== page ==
Other friends try to go on long walks every Sunday, or to “forget” their cell-phones at home. A series of tests in recent years has shown, Nicholas Carr points out, that after spending time in quiet rural settings, subjects “exhibit greater attentiveness, stronger memory and generally improved cognition.” Their brains become “both calmer and sharper.” More than that, empathy, as well as deep thought, depends (as neuroscientists such as Antonio Damasio have found) on neural processes that are “inherently slow.” The very ones our high-speed lives have little time for.
In my own case, like most of us I turn to eccentric and often extreme measures to try to keep my sanity and ensure that I have time to do nothing at all (which is the only time when I can see what I should be doing the rest of the time). I’ve yet to use a cell-phone and I’ve never Tweeted or entered Facebook (though in Estonia a few months ago I encountered for the first time a country where public phones are more or less extinct, and realized that the writing is on the screen for the likes of me). I try not to go online till my day’s writing is finished, and I moved from Manhattan to rural Japan in part so I could more easily live without a TV I can understand and every trip to the movies would be an event.
None of this is a matter of principle or asceticism; it’s just pure selfishness. Nothing makes me feel better—calmer, clearer and happier—than being in one place, absorbed in a book, a conversation, a piece of music. It’s actually something deeper than mere happiness: it’s joy, which the monk David Steindl-Rast describes as “that kind of happiness that doesn’t depend on what happens.”
It’s vital, of course, to stay in touch with the world, and to know what’s going on; I took pains this year to make separate trips to Jerusalem and Hyderabad and Oman and St. Petersburg, to rural Arkansas and Thailand and the stricken nuclear plant in Fukushima and Dubai. But it’s only by having some distance from the world that you can see it whole, and understand what you should be doing with it.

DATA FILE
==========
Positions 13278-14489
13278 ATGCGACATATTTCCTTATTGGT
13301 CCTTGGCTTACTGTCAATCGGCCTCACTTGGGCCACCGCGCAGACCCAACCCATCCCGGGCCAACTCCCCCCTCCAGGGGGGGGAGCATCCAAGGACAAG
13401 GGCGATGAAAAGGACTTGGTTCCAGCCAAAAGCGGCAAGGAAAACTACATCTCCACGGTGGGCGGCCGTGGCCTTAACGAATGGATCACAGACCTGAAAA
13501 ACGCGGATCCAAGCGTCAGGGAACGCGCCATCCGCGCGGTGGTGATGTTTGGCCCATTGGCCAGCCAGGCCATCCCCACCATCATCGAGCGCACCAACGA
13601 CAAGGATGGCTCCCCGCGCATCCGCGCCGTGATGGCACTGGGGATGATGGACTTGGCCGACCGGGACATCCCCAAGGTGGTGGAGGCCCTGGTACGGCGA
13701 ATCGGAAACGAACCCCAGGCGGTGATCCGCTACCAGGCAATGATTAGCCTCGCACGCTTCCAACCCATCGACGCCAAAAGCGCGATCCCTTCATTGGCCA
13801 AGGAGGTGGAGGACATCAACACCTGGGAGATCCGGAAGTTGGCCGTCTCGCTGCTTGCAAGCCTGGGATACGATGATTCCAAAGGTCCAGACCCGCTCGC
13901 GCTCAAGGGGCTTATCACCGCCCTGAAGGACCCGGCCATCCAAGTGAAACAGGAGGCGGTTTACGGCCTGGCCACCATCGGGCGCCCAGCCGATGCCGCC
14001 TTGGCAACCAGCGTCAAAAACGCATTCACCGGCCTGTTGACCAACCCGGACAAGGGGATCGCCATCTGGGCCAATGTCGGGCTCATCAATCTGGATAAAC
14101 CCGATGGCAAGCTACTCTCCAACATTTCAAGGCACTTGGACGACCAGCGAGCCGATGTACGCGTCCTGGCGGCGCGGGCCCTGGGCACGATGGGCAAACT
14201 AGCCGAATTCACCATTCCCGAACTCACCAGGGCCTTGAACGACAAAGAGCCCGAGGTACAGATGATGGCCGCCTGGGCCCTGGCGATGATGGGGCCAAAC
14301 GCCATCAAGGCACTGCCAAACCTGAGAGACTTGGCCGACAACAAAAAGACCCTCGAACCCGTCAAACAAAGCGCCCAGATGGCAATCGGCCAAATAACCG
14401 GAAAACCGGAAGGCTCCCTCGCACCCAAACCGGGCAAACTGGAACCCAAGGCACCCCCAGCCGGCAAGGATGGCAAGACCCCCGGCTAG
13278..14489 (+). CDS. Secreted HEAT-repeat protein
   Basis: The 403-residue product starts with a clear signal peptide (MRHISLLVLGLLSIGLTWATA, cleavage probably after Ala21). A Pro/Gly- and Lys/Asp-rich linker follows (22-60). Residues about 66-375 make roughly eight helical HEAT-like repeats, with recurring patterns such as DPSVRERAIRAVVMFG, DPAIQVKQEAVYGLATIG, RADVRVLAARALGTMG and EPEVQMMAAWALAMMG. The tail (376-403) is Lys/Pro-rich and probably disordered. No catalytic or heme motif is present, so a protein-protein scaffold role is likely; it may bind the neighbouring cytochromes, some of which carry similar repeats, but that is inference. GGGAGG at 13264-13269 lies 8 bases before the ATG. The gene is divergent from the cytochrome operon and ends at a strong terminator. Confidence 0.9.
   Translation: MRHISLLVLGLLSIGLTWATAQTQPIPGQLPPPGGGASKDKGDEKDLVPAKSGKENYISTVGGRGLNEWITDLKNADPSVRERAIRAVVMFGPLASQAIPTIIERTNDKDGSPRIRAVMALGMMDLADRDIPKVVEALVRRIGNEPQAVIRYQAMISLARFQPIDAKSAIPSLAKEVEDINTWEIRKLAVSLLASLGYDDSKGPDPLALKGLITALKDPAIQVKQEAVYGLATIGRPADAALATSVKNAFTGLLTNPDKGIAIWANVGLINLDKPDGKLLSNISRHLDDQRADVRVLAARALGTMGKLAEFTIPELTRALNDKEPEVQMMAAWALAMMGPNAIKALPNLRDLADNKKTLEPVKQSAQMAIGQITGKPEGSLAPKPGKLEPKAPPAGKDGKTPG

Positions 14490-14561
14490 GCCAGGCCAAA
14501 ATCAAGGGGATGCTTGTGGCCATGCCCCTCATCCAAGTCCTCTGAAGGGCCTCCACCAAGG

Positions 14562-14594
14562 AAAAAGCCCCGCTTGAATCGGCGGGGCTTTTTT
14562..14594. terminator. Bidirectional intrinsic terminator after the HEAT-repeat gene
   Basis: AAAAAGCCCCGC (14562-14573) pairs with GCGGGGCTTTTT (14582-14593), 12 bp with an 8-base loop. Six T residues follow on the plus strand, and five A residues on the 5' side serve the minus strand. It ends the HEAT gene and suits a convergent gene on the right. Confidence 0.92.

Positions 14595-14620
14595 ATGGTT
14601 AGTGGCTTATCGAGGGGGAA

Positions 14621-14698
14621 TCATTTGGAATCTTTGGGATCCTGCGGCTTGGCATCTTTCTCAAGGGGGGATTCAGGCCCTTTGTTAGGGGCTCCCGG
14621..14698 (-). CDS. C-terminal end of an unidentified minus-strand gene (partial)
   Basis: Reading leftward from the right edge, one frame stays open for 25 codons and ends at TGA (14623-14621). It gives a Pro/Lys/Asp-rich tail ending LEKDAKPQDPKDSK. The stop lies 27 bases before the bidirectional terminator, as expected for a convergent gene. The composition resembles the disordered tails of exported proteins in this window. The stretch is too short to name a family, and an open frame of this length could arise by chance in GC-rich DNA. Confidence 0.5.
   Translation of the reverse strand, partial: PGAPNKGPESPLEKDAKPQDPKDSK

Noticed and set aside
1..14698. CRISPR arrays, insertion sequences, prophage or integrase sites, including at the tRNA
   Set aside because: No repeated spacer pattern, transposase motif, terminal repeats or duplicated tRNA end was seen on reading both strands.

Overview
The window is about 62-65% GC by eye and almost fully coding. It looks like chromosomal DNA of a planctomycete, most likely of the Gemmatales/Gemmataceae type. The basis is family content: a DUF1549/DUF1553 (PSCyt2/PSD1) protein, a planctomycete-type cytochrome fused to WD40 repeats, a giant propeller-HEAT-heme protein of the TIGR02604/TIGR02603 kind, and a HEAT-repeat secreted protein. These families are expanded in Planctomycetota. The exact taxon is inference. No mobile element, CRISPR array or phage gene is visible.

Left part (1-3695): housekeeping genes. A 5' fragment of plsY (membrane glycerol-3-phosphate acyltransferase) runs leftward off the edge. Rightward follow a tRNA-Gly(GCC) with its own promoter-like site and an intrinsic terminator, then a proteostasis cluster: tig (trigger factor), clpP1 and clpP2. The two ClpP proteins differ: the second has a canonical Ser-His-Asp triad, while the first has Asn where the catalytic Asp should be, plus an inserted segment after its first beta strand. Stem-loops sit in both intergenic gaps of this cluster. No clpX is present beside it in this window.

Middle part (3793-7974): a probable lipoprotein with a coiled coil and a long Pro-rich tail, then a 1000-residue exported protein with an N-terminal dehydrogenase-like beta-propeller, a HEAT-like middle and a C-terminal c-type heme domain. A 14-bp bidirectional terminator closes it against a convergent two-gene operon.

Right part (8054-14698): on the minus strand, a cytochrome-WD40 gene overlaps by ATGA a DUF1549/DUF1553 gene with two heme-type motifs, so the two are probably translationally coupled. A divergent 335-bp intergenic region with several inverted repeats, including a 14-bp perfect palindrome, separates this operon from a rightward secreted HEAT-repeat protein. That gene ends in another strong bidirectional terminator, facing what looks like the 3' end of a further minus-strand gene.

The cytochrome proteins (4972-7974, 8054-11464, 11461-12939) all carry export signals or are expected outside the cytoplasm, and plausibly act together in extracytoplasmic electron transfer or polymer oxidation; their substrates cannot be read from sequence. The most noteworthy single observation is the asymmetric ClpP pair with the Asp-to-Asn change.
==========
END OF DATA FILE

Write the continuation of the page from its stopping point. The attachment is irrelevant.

For more than 20 years, therefore, I’ve been going several times a year—often for no longer than three days—to a Benedictine hermitage, 40 minutes down the road, as it happens, from the Post Ranch Inn. I don’t attend services when I’m there, and I’ve never meditated, there or anywhere; I just take walks and read and lose myself in the stillness, recalling that it’s only by stepping briefly away from my wife and bosses and friends that I’ll have anything useful to bring to them. Around me are real-estate salespeople, teachers, actors, executive vice-presidents. Silence, we find, is as ecumenical as a car servicing–and has much the same effect, in terms of preparing us for the rough roads and traffic jams ahead.
The last time I was in the Hermitage, three months ago, I happened to pass, on the monastery road, a youngish-looking man with a 3 year-old around his shoulders.
“You’re Pico, aren’t you?” the man said, and introduced himself as Larry; we’d met, I gathered, 19 years before, when he’d been living in the cloister as an assistant to one of the monks.
“What are you doing now?” I asked.
“I work for MTV. Down in L.A.”
We smiled. No words were necessary.
“I try to bring my kids here as often as I can,” he went on, as he looked out at the great blue expanse of the Pacific on one side of us, the high, brown hills of the Central Coast on the other. “My oldest son”—he pointed at a 7 year-old, running along the deserted, radiant mountain road in front of his mother—“this is his third time.”
The child of tomorrow, I realized, may actually be ahead of us, in terms of sensing not what’s new, but what’s essential. As I took my leave of the cheerful family, I knew what one at least of my New Year’s resolutions would have to be this coming year.